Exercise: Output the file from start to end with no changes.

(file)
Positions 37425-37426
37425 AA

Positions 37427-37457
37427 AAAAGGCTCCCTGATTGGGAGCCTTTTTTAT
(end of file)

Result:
Positions 37425-37426
37425 AA

Positions 37427-37457
37427 AAAAGGCTCCCTGATTGGGAGCCTTTTTTAT